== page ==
14. Beware of mail-order promotions offering what might purport to be a personalized genealogy of your surname with a title like The Amazing Story of the BLANK Family, BLANKs Since the Civil War or Burke's Peerage World Book of BLANKs. These books are not properly researched and documented genealogies; instead they are often little more than lists of names from phone directories or other readily-available sources. Notify the Better Business Bureau, postal authorities and consumer advocate agencies if you receive one of these. 

    If you're looking for occurrences of a particular surname, national and international phone listings are widely available on CD-ROM and can be viewed in many public libraries or purchased.

  15. Don't assume modern meanings for terms used to describe relationships. For example, in the 17th century a step-child was often called a "son-in-law" or "daughter-in-law," and a "cousin" could refer to almost any relative except a sibling or child.
  16. Remember that indexes to books rarely include the names of all persons mentioned in the book and, in addition, occasionally contain errors. If it appears that a book is likely to have valuable information, spend some time skimming its contents rather than returning it to the library shelf after a quick glance at the index.
  17. Be precise when making notes and especially when sharing information with others. Write dates using an unambiguous format: Americans interpret 5/6/1881 as 6 May 1881, but in many other countries it would be read as 5 June 1881. Always capitalize or underline surnames, some of which can be mistaken for given names, e.g., HENRY, HOWARD. Note place names in full, including parish or township, county, state or province, and country.
  18. You'll often encounter conflicting information, for example, you might discover that your paternal grandmother's birth date on her gravestone is different than her birth date as told to you by your father. Note the source for each piece of information, but don't feel you have to decide immediately which date is the correct one. In fact, both of them may be wrong! Further research may reveal a more credible birth date, for example, the one on her birth certificate.

    Take time occasionally to review and verify the conclusions you've reached concerning each of your ancestors' lives: this will prevent you from wasting time following blind alleys.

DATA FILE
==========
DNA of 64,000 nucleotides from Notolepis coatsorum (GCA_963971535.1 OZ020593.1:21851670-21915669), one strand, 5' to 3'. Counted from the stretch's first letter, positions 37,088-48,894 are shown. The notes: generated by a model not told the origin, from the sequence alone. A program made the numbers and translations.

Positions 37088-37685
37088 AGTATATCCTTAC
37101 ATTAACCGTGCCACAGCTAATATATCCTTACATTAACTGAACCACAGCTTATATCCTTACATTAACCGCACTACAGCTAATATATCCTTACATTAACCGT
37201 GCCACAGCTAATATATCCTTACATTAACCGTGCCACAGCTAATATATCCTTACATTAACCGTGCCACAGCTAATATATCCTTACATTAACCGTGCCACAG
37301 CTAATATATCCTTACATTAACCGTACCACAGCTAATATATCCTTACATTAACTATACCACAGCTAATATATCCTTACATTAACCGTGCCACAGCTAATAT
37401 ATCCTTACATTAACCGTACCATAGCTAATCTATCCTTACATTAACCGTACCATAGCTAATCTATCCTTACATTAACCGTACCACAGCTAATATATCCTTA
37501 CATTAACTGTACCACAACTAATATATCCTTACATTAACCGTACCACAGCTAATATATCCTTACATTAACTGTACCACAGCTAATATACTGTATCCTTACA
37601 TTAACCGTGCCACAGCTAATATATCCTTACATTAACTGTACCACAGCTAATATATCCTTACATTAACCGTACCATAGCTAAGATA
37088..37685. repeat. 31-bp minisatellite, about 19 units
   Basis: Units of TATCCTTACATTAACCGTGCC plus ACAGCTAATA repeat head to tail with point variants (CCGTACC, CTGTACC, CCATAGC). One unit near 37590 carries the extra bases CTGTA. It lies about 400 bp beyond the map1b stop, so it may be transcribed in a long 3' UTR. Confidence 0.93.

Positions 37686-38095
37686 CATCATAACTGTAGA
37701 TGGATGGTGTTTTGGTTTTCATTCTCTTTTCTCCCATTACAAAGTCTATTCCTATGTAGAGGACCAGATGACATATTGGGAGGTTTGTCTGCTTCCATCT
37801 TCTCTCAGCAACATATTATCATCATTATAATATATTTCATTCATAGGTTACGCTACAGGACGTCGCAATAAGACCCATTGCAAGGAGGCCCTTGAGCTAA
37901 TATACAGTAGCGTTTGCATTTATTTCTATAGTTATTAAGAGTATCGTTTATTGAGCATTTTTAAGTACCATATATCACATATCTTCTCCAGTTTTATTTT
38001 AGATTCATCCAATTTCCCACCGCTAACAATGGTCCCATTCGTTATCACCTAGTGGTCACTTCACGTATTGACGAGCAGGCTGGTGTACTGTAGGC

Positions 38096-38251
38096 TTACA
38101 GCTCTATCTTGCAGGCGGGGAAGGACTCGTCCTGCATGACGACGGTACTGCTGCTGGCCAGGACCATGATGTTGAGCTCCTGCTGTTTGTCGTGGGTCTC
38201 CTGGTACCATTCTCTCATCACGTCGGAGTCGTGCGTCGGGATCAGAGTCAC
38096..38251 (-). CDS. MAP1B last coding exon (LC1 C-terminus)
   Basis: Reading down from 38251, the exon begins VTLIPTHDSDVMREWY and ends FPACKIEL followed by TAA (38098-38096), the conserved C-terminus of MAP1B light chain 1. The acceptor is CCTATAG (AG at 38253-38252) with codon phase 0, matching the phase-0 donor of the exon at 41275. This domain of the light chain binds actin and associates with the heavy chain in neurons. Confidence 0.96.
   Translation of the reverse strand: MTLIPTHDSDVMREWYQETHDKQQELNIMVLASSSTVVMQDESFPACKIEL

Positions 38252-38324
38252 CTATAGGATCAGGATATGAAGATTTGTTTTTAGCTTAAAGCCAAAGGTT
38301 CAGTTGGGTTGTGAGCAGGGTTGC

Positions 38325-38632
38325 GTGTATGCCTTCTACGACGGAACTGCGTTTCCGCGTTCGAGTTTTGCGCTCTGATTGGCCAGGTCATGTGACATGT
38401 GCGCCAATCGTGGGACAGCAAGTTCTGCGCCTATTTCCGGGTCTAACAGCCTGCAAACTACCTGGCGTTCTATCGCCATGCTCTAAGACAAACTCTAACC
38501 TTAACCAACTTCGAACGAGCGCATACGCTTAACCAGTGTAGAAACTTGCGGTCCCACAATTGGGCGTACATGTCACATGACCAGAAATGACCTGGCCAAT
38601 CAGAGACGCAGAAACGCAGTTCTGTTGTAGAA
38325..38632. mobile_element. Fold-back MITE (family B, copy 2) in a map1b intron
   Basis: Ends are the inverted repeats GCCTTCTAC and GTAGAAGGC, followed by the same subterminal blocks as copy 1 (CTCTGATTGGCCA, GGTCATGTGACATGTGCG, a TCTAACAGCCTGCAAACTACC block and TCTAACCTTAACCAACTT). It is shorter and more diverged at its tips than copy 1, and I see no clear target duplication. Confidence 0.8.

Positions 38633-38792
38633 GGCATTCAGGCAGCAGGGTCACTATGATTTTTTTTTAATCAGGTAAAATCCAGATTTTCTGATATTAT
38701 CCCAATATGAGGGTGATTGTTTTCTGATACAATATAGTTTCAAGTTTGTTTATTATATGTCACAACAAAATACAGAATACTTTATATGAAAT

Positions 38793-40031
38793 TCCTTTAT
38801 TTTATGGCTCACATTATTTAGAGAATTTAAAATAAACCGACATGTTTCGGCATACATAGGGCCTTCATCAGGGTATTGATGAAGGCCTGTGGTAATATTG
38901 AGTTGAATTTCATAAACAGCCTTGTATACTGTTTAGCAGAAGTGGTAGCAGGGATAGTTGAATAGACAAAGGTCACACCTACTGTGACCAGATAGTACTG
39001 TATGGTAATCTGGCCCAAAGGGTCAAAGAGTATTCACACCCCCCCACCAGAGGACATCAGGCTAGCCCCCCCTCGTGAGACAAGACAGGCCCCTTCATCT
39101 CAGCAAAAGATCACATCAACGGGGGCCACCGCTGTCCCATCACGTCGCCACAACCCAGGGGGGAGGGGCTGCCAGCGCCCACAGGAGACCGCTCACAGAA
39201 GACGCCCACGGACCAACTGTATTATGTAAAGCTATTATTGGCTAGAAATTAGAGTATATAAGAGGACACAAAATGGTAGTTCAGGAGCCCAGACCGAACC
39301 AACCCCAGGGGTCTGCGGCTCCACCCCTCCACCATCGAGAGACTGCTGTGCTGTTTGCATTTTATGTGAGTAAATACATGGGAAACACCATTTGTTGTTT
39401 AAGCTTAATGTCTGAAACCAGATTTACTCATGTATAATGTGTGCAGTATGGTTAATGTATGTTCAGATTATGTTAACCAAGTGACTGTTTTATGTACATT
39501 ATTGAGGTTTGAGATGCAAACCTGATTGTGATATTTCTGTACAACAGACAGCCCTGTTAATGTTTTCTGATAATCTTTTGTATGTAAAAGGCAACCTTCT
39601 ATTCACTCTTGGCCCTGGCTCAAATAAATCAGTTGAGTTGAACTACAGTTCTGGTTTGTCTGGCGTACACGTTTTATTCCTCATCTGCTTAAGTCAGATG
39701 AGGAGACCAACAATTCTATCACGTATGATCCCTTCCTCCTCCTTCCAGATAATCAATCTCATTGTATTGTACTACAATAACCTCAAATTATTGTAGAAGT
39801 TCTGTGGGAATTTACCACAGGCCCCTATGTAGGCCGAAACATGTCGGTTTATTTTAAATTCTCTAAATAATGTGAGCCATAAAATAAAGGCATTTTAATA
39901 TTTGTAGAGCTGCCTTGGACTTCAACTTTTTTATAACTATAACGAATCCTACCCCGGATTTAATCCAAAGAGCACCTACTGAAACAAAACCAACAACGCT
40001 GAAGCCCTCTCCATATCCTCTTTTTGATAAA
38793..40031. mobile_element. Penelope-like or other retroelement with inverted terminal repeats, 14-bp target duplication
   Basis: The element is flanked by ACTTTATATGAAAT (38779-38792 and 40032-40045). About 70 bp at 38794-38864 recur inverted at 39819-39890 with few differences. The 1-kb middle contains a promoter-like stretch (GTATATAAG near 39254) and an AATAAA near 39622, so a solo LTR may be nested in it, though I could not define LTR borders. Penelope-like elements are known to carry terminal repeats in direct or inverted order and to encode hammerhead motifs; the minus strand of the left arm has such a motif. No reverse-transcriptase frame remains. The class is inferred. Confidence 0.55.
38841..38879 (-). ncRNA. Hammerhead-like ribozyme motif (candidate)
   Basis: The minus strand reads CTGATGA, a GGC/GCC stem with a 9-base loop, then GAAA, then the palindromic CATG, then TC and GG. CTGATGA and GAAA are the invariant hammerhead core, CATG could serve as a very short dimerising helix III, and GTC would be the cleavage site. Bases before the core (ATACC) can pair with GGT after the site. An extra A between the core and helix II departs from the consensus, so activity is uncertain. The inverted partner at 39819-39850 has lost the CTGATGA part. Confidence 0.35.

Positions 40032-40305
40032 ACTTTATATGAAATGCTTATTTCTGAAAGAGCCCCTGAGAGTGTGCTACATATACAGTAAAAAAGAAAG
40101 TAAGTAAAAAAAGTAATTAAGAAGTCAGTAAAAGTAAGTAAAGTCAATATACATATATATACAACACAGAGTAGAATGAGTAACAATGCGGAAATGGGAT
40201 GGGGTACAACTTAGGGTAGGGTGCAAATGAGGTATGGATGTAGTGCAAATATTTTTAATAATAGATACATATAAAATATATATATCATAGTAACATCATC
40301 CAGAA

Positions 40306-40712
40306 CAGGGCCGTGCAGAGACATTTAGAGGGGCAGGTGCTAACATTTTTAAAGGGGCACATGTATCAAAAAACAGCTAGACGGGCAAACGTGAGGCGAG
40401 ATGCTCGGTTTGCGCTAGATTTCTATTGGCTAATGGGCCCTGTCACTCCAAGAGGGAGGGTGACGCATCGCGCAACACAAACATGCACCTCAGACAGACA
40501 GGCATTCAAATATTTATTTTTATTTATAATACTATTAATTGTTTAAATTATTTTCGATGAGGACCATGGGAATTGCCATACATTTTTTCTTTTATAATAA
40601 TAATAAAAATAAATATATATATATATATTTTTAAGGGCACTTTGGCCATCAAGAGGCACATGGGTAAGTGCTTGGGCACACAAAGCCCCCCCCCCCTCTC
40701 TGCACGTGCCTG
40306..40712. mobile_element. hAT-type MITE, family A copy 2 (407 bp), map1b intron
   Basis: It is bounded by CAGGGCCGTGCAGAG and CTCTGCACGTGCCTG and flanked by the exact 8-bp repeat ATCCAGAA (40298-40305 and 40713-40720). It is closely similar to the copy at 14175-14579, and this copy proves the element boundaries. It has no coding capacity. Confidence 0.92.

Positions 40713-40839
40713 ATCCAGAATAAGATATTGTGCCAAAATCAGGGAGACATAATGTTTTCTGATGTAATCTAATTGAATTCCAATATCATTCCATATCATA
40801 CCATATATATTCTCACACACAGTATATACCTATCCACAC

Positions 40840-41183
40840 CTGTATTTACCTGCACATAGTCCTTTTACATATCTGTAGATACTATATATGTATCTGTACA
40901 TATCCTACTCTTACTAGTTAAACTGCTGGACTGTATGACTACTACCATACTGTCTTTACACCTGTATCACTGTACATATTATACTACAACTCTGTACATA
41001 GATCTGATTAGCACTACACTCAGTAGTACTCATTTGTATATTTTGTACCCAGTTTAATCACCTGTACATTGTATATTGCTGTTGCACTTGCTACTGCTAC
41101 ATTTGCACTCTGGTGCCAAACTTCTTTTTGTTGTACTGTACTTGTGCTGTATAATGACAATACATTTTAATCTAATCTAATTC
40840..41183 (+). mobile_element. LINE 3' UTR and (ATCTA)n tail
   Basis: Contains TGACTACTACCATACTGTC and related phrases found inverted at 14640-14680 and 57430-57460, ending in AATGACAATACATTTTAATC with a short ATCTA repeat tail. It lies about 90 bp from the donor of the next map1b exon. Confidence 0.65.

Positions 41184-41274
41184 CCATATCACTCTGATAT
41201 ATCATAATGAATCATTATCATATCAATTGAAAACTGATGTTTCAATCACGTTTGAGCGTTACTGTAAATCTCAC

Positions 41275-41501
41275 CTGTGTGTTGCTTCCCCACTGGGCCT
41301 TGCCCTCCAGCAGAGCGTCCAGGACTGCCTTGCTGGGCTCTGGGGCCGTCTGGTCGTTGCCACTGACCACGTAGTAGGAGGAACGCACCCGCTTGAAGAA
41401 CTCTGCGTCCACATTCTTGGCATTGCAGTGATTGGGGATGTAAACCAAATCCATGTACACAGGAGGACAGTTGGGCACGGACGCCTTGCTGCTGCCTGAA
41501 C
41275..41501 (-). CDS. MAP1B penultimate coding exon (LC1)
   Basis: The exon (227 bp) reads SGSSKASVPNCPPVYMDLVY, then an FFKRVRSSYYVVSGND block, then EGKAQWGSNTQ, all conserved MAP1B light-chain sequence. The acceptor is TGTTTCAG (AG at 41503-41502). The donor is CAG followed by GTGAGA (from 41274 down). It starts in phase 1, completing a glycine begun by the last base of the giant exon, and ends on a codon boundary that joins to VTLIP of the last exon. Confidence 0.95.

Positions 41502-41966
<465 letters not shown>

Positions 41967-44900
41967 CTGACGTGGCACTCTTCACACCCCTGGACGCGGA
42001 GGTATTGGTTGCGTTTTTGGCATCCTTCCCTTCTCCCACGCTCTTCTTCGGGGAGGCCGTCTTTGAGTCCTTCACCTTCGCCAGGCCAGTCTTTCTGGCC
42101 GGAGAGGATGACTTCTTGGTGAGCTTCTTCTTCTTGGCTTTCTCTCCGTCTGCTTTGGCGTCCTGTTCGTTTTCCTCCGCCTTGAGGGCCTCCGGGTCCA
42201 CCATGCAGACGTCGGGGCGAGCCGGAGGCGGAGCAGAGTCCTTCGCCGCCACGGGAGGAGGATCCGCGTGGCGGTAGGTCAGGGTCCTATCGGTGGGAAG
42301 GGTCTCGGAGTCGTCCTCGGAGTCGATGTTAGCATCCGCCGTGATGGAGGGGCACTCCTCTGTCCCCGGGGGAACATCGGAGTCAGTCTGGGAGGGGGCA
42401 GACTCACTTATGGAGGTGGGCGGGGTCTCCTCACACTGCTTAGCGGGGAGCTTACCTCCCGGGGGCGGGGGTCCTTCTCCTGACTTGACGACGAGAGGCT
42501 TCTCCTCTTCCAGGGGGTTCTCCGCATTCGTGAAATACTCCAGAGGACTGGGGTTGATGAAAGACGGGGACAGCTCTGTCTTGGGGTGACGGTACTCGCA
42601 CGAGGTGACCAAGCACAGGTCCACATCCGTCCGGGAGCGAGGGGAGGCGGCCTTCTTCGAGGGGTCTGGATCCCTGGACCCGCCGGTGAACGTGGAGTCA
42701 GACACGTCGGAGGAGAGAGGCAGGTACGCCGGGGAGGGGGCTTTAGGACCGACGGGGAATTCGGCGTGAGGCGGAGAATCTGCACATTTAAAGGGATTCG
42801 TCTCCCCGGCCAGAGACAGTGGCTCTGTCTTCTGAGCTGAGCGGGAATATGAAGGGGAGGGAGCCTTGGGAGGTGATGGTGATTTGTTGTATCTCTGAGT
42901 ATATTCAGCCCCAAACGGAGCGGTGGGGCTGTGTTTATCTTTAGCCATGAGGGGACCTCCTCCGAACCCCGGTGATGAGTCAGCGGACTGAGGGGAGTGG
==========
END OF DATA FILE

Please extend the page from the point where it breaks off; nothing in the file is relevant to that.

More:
19. Boundaries and place names change constantly over the years. Always verify them in historical atlases or genealogical texts pertaining to the area. For example, the boundaries of Lancaster County, Pennsylvania have changed four times since it was first colonized.
  20. Whenever you can, advertise the surnames you're researching by posting them electronically (for example, on the ROOTS-L Surname List) and submitting them to genealogical directories and surname lists published by genealogical societies that you belong to. This will put you in touch with others who are researching the same surnames--possibly for a much longer time--and save you from reinventing the wheel. After all, the most rewarding genealogical research is the kind that no-one else has already done!


This article first appeared in The British Columbia Genealogist, vol. 17 #1, Mar/88. It was reprinted with some changes by the Florida Genealogical Society in their Journal, vol. 24 #2, Oct/88, and in the Canadian Federation of Genealogical and Family History Societies Newsletter, vol. 6 #2, Oct/93.

Only non-profit organizations may further redistribute or reprint this file without explicit permission. If you redistribute this file online, please don't make your own copy. Instead, make a link to the copy at the above location. If you reprint this article, please credit the British Columbia Genealogical Society and send them a copy of your publication containing it. Their address is: BCGS, PO Box 88054, Lansdowne Mall, Richmond BC Canada V6X 3T6.

Reproduction by commercial (for-profit) organizations prohibited without written permission.